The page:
SiC abrasive papers are available in plain and premium quality grinding papers with a range of grit sizes. The introduction of the GrotFix system to support plain backed papers offers a strong economic advantage for manual and automatic grinding of metallurgical samples.

Peeling the back off these PSA papers leaves an adhesive surface which stick firmly to the platen or support. The polymer backing film can be retained on the disc and is attracted to the PullFix support (Gekko and Reflex)

  • Supplied in packs of 100
  • Diameter 200mm

  • SiC abrasive papers are available in plain and adhesive backed premium quality grinding papers with a range of grit sizes from P60 to P4000. Our high quality grinding papers are manufactured to a specialist specification developed for metallography offering coated isostatic abrasives offering the best rake angle for grinding most samples to optimise metallurgical preparation and improve the results of polished samples. The introduction of the GritFix system to support plain backed papers offers a strong economic advantage for manual and automatic grinding of metallurgical samples. Peeling the back off these PSA papers leaves an adhesive surface which stick firmly to the platen or support. The polymer backing film can be retained on the disc and is attracted to the PullFix support (Gekko and Reflex).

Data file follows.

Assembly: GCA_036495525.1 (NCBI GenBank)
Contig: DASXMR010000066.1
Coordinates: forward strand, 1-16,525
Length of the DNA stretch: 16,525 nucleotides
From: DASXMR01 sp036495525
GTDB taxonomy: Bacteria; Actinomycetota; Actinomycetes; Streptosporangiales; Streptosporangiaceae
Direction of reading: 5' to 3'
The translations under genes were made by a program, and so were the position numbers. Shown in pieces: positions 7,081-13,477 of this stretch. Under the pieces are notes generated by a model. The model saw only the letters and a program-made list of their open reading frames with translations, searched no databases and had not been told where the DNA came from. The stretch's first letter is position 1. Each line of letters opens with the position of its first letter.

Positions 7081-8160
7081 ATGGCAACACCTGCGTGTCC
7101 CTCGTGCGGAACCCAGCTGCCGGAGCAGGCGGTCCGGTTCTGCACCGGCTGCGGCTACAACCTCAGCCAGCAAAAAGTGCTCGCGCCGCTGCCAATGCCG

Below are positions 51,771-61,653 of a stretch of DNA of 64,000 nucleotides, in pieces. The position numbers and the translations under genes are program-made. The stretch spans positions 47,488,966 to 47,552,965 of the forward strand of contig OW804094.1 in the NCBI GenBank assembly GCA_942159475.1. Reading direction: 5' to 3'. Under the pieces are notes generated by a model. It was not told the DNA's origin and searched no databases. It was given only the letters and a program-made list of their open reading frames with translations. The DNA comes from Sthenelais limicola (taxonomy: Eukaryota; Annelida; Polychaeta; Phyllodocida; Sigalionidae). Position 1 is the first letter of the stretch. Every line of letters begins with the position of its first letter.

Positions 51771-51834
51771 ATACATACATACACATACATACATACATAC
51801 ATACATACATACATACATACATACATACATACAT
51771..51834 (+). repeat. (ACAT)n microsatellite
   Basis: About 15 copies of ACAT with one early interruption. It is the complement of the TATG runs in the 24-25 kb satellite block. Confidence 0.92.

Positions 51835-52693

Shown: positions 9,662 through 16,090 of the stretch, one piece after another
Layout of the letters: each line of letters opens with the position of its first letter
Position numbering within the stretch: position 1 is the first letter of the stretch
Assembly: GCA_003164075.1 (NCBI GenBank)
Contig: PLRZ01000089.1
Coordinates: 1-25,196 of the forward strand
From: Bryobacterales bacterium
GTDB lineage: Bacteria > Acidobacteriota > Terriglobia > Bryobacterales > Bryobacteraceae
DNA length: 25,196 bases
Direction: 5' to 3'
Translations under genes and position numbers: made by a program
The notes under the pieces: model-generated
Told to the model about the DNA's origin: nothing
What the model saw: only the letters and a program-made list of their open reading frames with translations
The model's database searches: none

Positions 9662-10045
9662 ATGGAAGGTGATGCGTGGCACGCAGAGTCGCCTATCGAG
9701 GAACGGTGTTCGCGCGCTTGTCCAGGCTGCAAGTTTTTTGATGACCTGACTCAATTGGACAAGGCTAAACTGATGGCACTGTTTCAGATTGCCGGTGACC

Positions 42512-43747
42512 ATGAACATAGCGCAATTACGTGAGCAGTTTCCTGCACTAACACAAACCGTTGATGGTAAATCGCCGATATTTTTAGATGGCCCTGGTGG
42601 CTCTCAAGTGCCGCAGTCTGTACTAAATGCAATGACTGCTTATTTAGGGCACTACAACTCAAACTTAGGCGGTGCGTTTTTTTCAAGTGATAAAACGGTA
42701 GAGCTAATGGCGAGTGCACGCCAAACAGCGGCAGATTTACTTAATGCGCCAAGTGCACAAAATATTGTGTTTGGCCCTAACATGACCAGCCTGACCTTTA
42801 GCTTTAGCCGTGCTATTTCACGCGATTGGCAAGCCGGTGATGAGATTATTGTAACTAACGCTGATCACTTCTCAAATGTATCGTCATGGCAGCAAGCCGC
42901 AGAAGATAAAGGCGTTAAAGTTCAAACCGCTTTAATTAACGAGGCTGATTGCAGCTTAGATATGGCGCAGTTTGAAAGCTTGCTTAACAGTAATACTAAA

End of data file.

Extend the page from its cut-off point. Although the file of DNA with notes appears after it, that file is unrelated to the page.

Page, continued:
• Overview

    • Remove the damage from sectioning, the depth of damage depends upon the cutting process and the experience of the operator
    • This damage can be mechanical damage from the cutting process or grinding burn produced by excessive heat or insufficient cooling
    • If the damage from sectioning is excessive it is advised that another sample is cut
    • The process uses ever finer grades of grinding paper to remove the damage produced at the previous stage